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some PaX Q&A
From: PaX <pageexec () FREEMAIL HU>
Date: Thu, 2 Nov 2000 11:19:11 +0100

firts of all, thanks for the feedback, and excuse us for not
addressing everyone personally, but we'll try to answer some
questions you have raised in general.

1. before anything, please take a look at the following URL,
it already clarifies some points:

http://securitygeeks.shmoo.com/article.php?story=20001031052646219#comments

2. 'unique solution' thread: PaX is *NOT* the ultimate
solution against buffer overflow based exploits (sorry if we
made it sound like that), what it does (implementing the
PAGE_EXEC feature) however reduces the ways such an overflow
can be (ab)used
by an attacker. namely, only already existing executable
code (in the given tasks's
address space) can be executed, but *NEVER* the payload (as
long as no
read/write/exec pages exist in the task, which is normally
the case, except that in
the current implementation shared memory pages are created
read/write/exec, as
soon as someone ensures us that exec is indeed unnecessary,
we'll remove it).
it does not matter how the attacker sets up the overflowed
stack to get his payload
copied all around in the  tasks' address space, he will
never get to execute it.  this
in our opinion is a significant progress already. so, let's
address the remaining way
for exploits (of which the 'return to libc' method is one
example) next.

3. 'return to libc' thread: now that our attacker has left
no choice but to try issue calls
to existing code in the tasks's address space, our next goal
will have to be to
reduce his chances at doing this. the idea we've come up
with is a very simple
authentication mechanism, which - much like stackguard,
propolice and the like -
requires recompilation of applications. without further ado,
let's take an assembly
level example (where everything ends up eventually).
hopefully the intel/nasm syntax
will cause no problems (remember that args are in dest/src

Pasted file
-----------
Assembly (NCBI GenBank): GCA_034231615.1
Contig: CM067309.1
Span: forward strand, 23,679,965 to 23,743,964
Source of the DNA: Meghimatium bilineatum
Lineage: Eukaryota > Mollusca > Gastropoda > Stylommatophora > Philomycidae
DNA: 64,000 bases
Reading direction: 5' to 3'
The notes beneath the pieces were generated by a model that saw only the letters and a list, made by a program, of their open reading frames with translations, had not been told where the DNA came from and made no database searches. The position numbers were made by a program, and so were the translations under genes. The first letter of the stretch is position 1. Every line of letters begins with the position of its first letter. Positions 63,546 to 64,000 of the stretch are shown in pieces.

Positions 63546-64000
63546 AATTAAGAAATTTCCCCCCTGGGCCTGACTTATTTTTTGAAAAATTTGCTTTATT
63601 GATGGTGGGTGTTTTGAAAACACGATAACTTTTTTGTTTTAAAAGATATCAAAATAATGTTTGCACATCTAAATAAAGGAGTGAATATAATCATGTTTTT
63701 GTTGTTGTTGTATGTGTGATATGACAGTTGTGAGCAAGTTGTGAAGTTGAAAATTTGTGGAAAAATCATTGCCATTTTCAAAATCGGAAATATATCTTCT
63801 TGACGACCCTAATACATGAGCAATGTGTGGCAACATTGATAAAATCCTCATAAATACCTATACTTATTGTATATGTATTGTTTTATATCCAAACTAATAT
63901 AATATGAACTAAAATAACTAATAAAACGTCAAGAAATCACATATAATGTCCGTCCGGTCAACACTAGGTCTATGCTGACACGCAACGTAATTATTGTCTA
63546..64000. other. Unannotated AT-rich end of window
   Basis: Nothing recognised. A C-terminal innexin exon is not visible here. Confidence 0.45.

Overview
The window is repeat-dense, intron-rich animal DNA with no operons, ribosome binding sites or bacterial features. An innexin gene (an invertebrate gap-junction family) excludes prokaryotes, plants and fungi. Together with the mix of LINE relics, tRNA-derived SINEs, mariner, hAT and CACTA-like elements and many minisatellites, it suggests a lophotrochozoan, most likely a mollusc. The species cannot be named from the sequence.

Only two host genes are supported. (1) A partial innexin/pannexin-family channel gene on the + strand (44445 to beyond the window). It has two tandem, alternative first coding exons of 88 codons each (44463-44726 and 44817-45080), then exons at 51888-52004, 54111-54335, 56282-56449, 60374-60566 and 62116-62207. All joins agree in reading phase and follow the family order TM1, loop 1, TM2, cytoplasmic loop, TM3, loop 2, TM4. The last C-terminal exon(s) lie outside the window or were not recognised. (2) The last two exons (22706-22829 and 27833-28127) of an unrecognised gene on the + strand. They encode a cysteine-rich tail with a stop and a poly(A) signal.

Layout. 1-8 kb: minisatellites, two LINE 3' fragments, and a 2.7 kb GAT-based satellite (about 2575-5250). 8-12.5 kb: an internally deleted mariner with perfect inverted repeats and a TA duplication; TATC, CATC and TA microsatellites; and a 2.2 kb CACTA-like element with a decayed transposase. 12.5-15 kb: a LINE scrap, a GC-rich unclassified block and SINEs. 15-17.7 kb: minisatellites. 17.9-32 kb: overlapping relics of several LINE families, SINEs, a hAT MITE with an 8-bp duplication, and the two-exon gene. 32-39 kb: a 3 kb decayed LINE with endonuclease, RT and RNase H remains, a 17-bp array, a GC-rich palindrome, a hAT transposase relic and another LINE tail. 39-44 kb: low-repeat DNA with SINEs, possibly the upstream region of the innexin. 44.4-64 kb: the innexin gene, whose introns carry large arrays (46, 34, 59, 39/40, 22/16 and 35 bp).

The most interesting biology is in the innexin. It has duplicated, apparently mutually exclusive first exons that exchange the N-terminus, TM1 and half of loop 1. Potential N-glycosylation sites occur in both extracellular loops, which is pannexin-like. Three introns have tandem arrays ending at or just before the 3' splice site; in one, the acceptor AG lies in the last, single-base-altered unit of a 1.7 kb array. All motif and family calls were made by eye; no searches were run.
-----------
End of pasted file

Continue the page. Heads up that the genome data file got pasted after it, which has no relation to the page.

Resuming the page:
order).

   segment .data
     libc_func_flag: dd 0

   segment .text
   some_user_app_func:
       mov dword [libc_func_flag],1
       ... push args on the stack for call...
       call libc_func
       mov dword [libc_func_flag],0
       ....

    libc_func:
        ... move args from stack to registers for int
0x80...
        cmp dword [libc_func_flag], 1
        jz .1

        ... refuse call, crash/exit//log/etc...

    .1: int 0x80
        ... do the rest ...
        retn

with this flag system the attacker can still attempt to
execute existing code, but he
will either fail (when directly attempts to call libc_func)
or succeed, but args will be
taken from the app instead of from his payload (when
returning to
some_user_app_func). if you combine this method with
propolice/stackguard and
the like (plus PaX), you will end up with a system in which
finding *exploitable*
buffer overflows will become very hard (if you have reverse
engineering experience,
you will know why). it won't become impossible, but very
special circumstances will
be required.

4. 'relation to openwall' thread: PaX implements more than
what solar designer's
non-executable stack does (PaX protects any and all pages
that are created
without the PAGE_EXEC flag). therefore it is our hope that
even if PaX does not
make it into the mainstream kernel (there are arguments
indeed that 'regular' users
would not need such a feature), openwall and similar
initiatives will embrace it.


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